Social Media Marketing for Prescription Drug Companies

At a time when nearly every company can be found promoting their product or service on at least one social platform, there are a few industries that are cautiously engaging in this marketing practice due to a lack of precedent.  In particular, we would like to call attention to the pharmaceutical industry and its social media efforts over the past few years.  An informal survey of seven multinational pharmaceutical and biotechnology companies was recently conducted to gain insight into how these companies are utilizing social media.  The investigation and associated report, produced by Joy J. Liu and Kellie B. Combs of Ropes & Gray and published via Bloomberg BNA Insights, also brings to light some of the issues presented by these platforms in the absence of regulations or guidelines by the Food and Drug Administration (FDA).

The FDA has issued marketing guidelines that broadly apply to all online mediums; however they were written and published at a time when companies had much less direct contact to users and potential users of their product.  Also, these regulations are not social media specific.  The social media environment allows companies to intimately interact with consumers like never before. Likewise, consumers have unparalleled access to information via other users or the actual manufacturers.  Prescription drug and biomedical companies are left to address issues presented by social media marketing – such as monitoring and correcting content posted on their pages – on their own.  The industry has long awaited the arrival of guidelines, which were first formally discussed by representatives in the field in 1996. The matters discussed at that time included communication of product information on websites, chat rooms and other news groups. Since then, however, technology platforms have increased in quantity and provide more exposure, leaving many aspects of modern-day social media still untouched.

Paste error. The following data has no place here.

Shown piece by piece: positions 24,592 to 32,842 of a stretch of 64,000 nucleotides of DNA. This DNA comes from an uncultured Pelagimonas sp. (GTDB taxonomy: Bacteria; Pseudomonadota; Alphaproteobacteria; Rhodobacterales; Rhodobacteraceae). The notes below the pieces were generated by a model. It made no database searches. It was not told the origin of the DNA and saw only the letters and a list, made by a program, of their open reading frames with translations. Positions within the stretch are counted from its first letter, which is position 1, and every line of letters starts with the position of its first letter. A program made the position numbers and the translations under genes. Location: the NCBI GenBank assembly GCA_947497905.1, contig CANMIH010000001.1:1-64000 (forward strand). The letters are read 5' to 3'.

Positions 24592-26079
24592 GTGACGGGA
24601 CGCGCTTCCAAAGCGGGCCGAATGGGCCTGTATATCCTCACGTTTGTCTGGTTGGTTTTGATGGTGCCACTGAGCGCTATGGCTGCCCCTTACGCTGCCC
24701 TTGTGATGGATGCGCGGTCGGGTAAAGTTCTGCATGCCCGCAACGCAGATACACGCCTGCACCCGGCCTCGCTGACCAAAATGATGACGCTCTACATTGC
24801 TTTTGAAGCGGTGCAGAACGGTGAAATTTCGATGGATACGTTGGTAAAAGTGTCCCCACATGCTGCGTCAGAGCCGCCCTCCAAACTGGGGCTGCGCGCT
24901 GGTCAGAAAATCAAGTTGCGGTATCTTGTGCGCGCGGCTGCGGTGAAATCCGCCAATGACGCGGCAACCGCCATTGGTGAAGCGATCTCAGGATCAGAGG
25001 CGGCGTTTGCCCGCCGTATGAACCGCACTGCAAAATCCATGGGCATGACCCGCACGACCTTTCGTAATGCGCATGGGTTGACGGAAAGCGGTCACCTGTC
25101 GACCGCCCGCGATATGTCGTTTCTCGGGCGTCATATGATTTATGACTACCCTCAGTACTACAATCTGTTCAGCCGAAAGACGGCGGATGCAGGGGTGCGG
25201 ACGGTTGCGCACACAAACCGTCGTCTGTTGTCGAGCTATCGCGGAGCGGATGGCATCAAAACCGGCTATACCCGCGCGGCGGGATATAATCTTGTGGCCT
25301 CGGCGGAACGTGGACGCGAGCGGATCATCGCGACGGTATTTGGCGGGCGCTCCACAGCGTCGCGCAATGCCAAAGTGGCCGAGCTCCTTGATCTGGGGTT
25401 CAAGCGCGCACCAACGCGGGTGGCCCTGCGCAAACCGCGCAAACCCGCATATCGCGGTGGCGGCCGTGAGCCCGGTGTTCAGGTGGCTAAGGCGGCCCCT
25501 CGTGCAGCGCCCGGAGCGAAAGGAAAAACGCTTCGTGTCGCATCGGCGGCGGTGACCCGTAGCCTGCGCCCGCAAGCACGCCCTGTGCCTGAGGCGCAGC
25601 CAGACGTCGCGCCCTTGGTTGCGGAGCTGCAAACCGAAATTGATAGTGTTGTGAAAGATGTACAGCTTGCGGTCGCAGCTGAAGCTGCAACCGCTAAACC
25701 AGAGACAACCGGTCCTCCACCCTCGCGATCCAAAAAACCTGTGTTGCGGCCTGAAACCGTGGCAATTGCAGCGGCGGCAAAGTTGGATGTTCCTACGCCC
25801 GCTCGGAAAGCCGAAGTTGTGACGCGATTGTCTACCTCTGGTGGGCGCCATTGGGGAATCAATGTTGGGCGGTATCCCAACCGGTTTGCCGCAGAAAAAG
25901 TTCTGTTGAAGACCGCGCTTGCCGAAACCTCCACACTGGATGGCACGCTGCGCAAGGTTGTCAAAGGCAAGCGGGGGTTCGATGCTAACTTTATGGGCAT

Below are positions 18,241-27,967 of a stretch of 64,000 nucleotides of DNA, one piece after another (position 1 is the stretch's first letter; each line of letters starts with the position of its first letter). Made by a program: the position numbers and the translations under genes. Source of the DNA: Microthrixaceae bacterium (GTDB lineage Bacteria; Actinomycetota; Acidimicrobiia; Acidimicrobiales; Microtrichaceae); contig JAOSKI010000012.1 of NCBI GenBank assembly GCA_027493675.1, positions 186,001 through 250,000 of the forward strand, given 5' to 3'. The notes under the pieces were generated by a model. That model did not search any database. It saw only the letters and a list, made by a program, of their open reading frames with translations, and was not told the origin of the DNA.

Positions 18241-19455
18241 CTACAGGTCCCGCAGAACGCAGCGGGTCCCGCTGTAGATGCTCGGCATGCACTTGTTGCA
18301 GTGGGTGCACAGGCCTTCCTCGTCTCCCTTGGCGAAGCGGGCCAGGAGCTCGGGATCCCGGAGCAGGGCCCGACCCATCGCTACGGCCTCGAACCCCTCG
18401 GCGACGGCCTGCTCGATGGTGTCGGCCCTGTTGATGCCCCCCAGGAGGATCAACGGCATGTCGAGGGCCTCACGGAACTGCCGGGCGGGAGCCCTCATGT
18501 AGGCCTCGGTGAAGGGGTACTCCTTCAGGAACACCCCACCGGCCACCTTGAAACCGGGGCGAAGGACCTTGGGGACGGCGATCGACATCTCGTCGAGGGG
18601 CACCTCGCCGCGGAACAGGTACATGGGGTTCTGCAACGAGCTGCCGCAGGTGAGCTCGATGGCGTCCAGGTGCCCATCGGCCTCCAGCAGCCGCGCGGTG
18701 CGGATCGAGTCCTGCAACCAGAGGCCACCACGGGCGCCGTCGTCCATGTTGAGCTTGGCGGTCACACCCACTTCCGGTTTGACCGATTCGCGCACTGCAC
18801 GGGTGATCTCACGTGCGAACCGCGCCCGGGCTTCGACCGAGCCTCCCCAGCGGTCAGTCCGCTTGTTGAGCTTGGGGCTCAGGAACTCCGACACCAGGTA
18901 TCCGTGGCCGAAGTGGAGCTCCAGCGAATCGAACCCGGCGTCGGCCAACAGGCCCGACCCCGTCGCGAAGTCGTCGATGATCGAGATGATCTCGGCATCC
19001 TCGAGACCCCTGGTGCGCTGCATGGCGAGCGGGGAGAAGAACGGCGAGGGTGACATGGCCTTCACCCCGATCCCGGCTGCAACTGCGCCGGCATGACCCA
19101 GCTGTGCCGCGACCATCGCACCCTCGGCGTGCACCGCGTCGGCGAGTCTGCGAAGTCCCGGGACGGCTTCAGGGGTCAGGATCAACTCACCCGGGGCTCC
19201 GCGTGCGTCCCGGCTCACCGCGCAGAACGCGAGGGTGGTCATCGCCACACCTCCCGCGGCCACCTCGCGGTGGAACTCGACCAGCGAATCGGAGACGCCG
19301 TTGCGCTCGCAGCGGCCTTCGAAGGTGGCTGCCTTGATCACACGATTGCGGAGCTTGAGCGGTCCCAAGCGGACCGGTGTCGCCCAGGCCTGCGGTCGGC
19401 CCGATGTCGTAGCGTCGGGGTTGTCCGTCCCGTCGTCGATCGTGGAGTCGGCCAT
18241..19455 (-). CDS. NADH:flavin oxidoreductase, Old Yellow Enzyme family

SocialMediaAs evidenced in the report’s interviews, Facebook emerged as the most extensively used social media tool by all seven companies.  Each company’s Facebook presence was established prior to an important change that Facebook made to its policy in 2011. Before this change, companies could prohibit users from commenting on their company page. This practice was dubbed as “whitelisting,” and offered a much more low-risk option for social media management.  Since the elimination of this setting, such companies have decreased their Facebook use due to the need for increased monitoring. Also, many companies claimed that the volume of work required to properly maintain and manage their Facebook pages was not worth it (as it relates to revenue).

The use of Twitter was found to be inefficient for many companies due to the 140-character limitation on each post. Twitter accounts also require correction about product information, which creates an endless labor of online monitoring for the companies.  Other social media platforms, such as YouTube, Pinterest, SlideShare and Tumblr, are also employed by some companies and must be monitored on a case-by-case basis using best practices as they see fit.

Overall, Ropes & Gray’s report found that there is a general sense of hesitancy towards engaging in social media marketing and that advocates within the companies are tasked with presenting a strong strategy and related return on investment that must be approved before launch.

For more information on strategic ways to leverage social media within this specialized sector, contact La Voz marketing.  We can recommend useful and risk-adverse ways to build an influential online presence and drive revenue back to your company.

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